Event Promo Checklist

It’s pretty disheartening to know how good your music is and you still end up playing to an empty house. So we’ve compiled a “Must Do” list for both the promoter and the band to maximize attention and get the people out to see you. And if looking at these lists looks like a lot of work, you’re right! It takes a lot of time and energy to let the world know who your band is and why people should not miss your next show.

For the Promoter:

1. Establish the show date with the venue making sure that your date is not conflicting with other shows or events around town that may pull your crowd away.

2. Ensure that venue fits the band’s needs; i.e. stage requirements, lighting, sound, etc.

3. Do a thorough walk through with the venue manager. Get the specifics on load-in / load-out, parking for the band’s vehicle(s), the location for the band’s merch table, stage dimensions, available power sources for stage, and merch table. Also, know if there is a green room for the band and if wi-fi is available.

Sarge Tip

Take an outlet tester and check every outlet in the venue. This will ensure that you have the correct power sources, and avoid possible equipment damage from plugging into broken sockets. Always check breaker boxes. Make sure you have enough power!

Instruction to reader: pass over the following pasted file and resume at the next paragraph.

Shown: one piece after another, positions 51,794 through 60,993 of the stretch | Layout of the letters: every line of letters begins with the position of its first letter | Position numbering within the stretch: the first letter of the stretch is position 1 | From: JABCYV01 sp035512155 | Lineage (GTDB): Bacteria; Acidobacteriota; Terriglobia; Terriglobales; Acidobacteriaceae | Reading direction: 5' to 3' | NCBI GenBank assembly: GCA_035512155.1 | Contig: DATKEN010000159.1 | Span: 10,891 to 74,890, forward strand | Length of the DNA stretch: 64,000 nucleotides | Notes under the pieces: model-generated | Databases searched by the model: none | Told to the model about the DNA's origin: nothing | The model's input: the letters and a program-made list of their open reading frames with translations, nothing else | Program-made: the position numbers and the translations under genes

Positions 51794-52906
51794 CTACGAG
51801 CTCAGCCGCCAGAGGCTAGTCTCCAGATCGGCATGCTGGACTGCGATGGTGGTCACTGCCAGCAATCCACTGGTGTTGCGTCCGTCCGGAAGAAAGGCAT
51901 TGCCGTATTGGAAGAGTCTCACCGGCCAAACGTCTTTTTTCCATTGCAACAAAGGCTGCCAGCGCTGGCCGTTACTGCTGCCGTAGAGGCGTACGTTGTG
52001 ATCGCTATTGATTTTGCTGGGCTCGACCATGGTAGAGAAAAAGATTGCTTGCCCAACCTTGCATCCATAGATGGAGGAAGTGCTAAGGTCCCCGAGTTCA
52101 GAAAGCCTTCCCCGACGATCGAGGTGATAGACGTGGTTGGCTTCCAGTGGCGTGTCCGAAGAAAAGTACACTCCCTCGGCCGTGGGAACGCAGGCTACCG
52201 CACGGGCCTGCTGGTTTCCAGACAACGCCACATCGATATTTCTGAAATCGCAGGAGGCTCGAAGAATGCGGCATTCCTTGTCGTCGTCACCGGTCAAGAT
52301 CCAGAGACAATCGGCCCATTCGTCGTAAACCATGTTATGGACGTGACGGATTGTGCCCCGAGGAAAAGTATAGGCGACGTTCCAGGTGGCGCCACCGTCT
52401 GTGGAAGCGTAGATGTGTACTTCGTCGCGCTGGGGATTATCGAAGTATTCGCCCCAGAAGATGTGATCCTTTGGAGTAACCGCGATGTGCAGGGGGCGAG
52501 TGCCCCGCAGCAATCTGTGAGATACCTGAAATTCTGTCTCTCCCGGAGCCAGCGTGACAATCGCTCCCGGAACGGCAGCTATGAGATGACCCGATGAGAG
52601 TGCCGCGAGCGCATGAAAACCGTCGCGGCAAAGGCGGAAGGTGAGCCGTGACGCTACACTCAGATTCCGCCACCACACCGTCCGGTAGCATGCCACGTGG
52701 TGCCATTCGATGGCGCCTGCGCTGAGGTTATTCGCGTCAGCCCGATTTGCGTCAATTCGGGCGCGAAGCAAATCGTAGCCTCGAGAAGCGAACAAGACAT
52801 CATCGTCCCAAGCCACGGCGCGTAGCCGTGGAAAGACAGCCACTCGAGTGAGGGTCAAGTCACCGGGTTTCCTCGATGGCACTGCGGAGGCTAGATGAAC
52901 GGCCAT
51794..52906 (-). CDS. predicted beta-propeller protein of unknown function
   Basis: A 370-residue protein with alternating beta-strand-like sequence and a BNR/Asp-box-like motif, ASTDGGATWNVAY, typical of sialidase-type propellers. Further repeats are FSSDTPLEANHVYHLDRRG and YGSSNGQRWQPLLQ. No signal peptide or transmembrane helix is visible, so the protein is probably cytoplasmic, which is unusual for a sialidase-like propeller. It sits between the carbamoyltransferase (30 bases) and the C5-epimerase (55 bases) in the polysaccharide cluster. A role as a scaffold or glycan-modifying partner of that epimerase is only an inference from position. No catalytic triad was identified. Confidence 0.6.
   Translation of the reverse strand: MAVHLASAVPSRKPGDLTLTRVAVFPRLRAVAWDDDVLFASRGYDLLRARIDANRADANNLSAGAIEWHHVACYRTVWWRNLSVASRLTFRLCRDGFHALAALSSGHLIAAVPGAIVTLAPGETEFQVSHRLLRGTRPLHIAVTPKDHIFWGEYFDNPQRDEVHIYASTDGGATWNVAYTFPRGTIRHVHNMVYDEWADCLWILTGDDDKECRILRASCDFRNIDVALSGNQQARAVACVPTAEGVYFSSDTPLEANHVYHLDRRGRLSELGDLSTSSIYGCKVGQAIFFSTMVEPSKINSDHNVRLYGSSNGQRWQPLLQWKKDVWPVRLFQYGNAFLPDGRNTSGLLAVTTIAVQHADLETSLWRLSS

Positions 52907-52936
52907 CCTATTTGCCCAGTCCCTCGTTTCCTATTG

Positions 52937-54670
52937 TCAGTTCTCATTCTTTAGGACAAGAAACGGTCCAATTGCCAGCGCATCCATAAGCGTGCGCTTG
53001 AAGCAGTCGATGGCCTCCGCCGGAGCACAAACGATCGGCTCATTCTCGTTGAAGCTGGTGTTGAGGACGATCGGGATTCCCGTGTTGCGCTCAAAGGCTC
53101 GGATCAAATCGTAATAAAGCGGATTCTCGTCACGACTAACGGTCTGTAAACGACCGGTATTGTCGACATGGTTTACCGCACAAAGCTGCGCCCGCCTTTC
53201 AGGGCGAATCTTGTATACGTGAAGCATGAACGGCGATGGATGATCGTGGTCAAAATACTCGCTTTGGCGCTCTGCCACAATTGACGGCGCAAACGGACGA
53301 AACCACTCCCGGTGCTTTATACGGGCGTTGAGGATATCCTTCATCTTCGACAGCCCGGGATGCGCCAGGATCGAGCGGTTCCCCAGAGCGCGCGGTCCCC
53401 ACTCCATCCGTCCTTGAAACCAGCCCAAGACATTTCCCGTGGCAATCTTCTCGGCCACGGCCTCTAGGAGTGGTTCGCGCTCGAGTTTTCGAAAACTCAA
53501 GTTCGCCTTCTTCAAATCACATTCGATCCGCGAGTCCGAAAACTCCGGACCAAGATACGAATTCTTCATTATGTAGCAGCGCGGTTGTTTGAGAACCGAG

4. Negotiate the terms with the venue; including any guaranteed dollar amount for the band, who handles the door person, does the venue have their own sound tech, are any food /beverages included for the band (if not, find out what food places are nearby). A written venue agreement is the best way to avoid complications and misunderstandings for all parties.

5. Check out the venue’s website, Facebook, and any sources they have for promoting the shows. Scout for sponsorship opportunities for your event.

6. Talk with the other bands to learn how they are promoting the show.

7. Get your promotion in order by reaching out on your social media pages. Use them to promote the date, and follow up on all inquiries and comments. Get good flyers prepared and have them posted in strategic locations and at the venue itself. Do a newsletter announcing the show. Utilize e-zines and online calendars to get the word out.

8. Make contact with local ticket outlets like music stores and Ticketfly.

9. Team up with non-profit organizations if it fits your event. A benefit for a local charity organization can be very helpful in promoting the event.

10. Do a promo video for YouTube. Use it in your online promotions.

Sarge Tip

About two weeks in advance, make contact with the venue again to be sure that they have not double-booked or forgotten to book your date.

For the Band:

1. A performance agreement for the band is a good idea. If the terms are in writing between you and the promoter there is be no room for misunderstandings from either side.

2. Be mindful of your Blackout dates. Do not over saturate one area by playing too often in the same places.

3. Be sure the entire band is informed of show dates, venue, and location. All band members need to be aware and active in promoting the show.